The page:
WEDNESDAY, Aug. 5, 2015 (HealthDay News) -- Seven-day caloric and saturated fat restriction was found to increase myocardial dietary fatty acid (DFA) partitioning in individuals with impaired glucose tolerance (IGT), according to research published online July 29 in Diabetes.

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Women, Blacks Fare Worse After Acute Myocardial Infarction

TUESDAY, Aug. 4, 2015 (HealthDay News) -- Acute myocardial infarction (AMI) takes more years from the expected life spans of women and blacks than from white males, according to a study published in the Aug. 11 issue of the Journal of the American College of Cardiology.

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Chloride Levels Linked to Mortality in Heart Failure

TUESDAY, Aug. 4, 2015 (HealthDay News) -- Serum chloride levels at admission are associated with mortality among patients with acute decompensated heart failure (ADHF), according to a study published in the Aug. 11 issue of the Journal of the American College of Cardiology.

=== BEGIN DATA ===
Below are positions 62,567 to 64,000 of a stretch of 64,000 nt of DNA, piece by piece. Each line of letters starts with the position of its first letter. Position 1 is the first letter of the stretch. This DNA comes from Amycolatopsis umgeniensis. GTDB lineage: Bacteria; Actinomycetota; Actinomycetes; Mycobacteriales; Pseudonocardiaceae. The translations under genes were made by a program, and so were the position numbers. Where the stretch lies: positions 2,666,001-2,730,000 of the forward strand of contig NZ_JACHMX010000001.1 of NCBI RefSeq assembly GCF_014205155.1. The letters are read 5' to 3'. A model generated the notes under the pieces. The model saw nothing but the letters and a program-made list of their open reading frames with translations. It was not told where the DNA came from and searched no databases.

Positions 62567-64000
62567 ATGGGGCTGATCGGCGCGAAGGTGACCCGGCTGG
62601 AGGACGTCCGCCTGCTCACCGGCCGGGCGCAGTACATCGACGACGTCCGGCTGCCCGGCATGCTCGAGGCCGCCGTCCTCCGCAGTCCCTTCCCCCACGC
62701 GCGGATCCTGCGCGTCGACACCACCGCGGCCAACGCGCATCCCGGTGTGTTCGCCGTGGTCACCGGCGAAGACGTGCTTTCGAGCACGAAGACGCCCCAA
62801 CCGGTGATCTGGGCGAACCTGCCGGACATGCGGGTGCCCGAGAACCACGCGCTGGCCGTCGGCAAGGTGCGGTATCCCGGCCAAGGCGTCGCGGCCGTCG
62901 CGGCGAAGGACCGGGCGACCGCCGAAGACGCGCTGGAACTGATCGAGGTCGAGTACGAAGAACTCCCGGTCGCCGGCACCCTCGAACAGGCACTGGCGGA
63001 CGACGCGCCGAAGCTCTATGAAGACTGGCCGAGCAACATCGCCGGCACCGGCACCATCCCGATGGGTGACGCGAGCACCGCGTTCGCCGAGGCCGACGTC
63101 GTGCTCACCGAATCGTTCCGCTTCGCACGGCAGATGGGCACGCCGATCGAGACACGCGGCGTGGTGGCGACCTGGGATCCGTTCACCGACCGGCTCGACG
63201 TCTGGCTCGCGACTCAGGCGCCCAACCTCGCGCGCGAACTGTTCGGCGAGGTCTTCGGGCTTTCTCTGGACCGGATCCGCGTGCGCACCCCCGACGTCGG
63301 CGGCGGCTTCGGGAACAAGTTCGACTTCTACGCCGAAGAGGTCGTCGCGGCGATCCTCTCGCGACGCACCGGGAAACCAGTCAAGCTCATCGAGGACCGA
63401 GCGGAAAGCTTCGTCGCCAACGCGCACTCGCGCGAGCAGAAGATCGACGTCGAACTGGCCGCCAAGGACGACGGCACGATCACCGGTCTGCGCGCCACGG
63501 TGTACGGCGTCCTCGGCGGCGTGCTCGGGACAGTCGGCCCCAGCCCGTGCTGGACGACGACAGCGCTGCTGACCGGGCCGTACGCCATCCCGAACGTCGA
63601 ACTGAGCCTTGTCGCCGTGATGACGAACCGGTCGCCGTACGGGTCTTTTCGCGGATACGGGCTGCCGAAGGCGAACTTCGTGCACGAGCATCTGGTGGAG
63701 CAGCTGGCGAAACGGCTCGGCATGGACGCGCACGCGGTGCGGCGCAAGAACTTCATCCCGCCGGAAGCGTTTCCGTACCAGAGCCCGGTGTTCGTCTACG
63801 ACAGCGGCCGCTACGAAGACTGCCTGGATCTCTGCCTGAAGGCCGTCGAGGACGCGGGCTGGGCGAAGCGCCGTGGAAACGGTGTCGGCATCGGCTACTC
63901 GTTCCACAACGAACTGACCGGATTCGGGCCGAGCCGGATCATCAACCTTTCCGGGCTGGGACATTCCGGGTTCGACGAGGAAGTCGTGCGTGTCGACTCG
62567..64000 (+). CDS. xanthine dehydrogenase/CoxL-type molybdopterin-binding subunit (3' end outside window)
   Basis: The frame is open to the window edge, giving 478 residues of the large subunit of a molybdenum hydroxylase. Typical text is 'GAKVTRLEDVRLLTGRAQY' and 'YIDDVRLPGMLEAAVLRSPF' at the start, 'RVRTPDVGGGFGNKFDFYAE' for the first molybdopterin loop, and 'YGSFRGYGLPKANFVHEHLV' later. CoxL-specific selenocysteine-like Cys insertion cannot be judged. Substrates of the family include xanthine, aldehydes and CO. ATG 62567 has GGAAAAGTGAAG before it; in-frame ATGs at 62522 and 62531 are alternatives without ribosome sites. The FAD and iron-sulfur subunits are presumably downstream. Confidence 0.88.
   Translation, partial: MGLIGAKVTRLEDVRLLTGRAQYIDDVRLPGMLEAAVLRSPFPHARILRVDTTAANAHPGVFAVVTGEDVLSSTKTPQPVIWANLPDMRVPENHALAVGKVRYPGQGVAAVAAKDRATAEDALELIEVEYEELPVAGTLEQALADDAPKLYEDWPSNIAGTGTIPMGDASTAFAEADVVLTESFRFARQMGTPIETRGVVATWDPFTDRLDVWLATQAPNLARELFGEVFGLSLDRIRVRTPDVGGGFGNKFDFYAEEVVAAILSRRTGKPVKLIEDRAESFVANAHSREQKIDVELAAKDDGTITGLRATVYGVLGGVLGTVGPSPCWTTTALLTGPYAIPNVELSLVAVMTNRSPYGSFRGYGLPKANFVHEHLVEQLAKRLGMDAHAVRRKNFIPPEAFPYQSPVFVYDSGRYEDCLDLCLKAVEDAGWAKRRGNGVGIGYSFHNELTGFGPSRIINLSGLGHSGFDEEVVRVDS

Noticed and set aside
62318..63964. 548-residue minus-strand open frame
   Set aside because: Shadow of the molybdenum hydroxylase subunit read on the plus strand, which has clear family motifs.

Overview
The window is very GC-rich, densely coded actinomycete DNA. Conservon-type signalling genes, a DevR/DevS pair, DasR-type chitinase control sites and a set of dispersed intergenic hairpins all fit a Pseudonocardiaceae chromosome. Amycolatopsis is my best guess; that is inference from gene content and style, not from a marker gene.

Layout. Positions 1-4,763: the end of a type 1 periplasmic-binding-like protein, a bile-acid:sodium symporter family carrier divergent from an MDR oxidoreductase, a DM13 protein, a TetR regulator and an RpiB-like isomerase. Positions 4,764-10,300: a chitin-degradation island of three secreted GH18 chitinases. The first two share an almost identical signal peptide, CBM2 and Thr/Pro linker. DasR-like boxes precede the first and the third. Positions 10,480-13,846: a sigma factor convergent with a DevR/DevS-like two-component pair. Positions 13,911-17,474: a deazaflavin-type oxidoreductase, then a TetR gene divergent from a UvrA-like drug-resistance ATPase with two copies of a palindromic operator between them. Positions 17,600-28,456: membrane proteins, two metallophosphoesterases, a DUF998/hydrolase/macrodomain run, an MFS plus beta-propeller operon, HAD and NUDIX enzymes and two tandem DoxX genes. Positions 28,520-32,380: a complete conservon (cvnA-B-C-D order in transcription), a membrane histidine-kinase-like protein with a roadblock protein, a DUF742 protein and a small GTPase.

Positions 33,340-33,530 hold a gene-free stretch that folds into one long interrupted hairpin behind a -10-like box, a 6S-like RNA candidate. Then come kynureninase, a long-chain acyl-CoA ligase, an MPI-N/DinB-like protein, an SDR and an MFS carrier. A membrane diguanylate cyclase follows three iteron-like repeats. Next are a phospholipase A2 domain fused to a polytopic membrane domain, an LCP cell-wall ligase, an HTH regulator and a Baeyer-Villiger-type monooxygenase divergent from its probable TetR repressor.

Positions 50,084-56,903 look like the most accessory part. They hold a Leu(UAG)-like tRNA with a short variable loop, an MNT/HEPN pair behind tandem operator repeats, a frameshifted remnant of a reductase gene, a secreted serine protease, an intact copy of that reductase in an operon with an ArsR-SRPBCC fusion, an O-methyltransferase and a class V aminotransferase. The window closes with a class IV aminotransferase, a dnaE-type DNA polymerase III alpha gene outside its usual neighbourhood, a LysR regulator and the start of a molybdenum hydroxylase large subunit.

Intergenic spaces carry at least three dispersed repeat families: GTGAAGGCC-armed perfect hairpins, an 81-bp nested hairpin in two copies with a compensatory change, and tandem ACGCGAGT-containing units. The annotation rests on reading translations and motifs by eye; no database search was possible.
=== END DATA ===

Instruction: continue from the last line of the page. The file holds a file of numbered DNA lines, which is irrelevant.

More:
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Novel Stem Cell Approach Promising for Heart Failure

MONDAY, Aug. 3, 2015 (HealthDay News) -- A new method for delivering stem cells to damaged heart muscle has shown early promise in treating severe heart failure, researchers report online July 27 in Stem Cells Translational Medicine.

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Review: mHealth Text Messages Promote Medication Adherence

MONDAY, Aug. 3, 2015 (HealthDay News) -- Mobile health (mHealth) short message service text messages can improve medication adherence, according to a review published online July 27 in the Journal of Clinical Nursing.

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Standing More Can Benefit Cardiometabolic Health

MONDAY, Aug. 3, 2015 (HealthDay News) -- Sitting appears to be linked to increased blood glucose and cholesterol levels, but standing more helps improve all these measures, according to research published online July 31 in the European Heart Journal.

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For Obese Women, Exercise Plus Phototherapy Beneficial

MONDAY, Aug. 3, 2015 (HealthDay News) -- Exercise training combined with phototherapy is associated with improvements in the metabolic profiles of obese women, according to a study published online July 29 in Lasers in Surgery and Medicine.